Sworn in on Friday last week, Musokotwane, in much the same vein as President Hichilema, got right down to business by announcing that copper production would be a primary objective of the new government as it strives to double the production of the raw metal by 2026 and if successful, will see Zambia’s copper output increase to two million metric tonnes in five years’ time.

The precious metal accounts for roughly 70% of Zambia’s revenue from export earnings however under former president Edgar Lungu, a wedge was driven between the previous government’s relations with the mining industry, causing exports to dwindle while government debt ballooned due to unchecked infrastructural expansion projects.  It was reported on BBC news 1st September that President Hichilema is horrified at the empty treasury he has inherited and was quoted as saying the hole is much bigger than expected but remains determined to change things around and create a corrupt free and freshly energized country.

The immediate changes by Hichilema resulted in the kwacha and government bonds surging to record highs as the international business community had a more positive outlook on Zambia.

The best way to dig Zambia out of its debt hole was to fill it with copper, said Musokotwane.

Mozambique’s Cabo Delgado returns to normal, over a thousand people in Mozambique’s Cabo Delgado region who had been displaced by insurgency, have successfully returned to their homes. Local refugees have been moved from the Quitunda camp and are now back in Palma to rebuild their lives.

The insurgents operated from the north in a town called Mfundi which had a gas plant, Rwandan forces moved to Palma and went on to Quitunga until they captured the stronghold, Mocimbia de Praia, which was the main city where operations were being planned by IS.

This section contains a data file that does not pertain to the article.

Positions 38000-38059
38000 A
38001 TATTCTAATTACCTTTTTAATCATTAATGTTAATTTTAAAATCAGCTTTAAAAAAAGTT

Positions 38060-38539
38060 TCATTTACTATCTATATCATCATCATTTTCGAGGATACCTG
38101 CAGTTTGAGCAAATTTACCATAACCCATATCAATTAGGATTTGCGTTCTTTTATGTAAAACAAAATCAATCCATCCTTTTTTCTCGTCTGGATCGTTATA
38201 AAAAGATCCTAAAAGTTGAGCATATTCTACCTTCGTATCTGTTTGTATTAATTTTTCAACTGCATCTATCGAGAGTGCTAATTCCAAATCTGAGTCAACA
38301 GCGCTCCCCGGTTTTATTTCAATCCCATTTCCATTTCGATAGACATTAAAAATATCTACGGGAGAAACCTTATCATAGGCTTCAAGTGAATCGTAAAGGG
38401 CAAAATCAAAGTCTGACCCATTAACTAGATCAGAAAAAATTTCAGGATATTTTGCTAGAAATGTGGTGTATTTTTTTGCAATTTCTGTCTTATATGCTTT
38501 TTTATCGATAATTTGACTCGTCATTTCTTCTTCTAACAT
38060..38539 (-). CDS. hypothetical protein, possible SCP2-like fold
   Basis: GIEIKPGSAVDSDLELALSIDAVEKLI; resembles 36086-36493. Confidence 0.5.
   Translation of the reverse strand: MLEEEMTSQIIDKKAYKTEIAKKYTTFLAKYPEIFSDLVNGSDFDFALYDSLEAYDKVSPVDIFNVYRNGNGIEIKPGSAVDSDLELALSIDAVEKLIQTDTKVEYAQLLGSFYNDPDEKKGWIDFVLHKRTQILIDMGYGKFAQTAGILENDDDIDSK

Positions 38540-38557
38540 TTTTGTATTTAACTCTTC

Once the Rwandan forces had secured the central and northern axis of the insurgent operations, they began reclaiming the villages in the joint operation with Mozambican troops.

Focus now is on moving people out of the displacement camps back into their homes.

A Defence Force spokesperson says it’s still too early to tell when they will be able to pull out of Mozambique because while there have been small victories, the instability persists in other parts of the region.

Spring is in the air!  We would like to wish all our customers a happy spring day for earlier this week!

 

 

“It is spring again. The Earth is like a child that knows poems”

Trade Winds bimonthly update volume 22

Prices on the rise as materials disappear, buckle in!!  Further steel price increases have been announced for November which will be the ninth consecutive increase this year exacerbated by low stocks countrywide.  South Africa is facing a steel shortage and explosive prices.

This trend has now moved over to the HDPE and Plastics sector and shortages of raw materials are being experienced by all the major manufacturers. Output as a general for HDPE polymers was 3,300 Tons per month which then dropped to 2,500 tons and as of the latest notice a further 15% drop is expected in production.

Various factors have been blamed both locally and internationally and Force Majure has been announced by many different industries who find themselves unable to perform to their pre-covid-19 service and production levels.

Output as a general for HDPE polymers was 3,300 Tons per month which then dropped to 2,500 tons and as of the latest notice a further 15% drop is expected in production.

Border updates, Chaos at Beitbridge over the past week, A motorist sadly passed away last week when a bakkie travelling south towards Musina from the Beitbridge border post between South Africa and Zimbabwe collided with a truck that had reportedly crossed into the oncoming lane to overtake gridlocked traffic heading north. The fatal collision once more demonstrates that traffic officials should be held culpable for allowing cars and trucks going north to drive three abreast on a single-lane highway.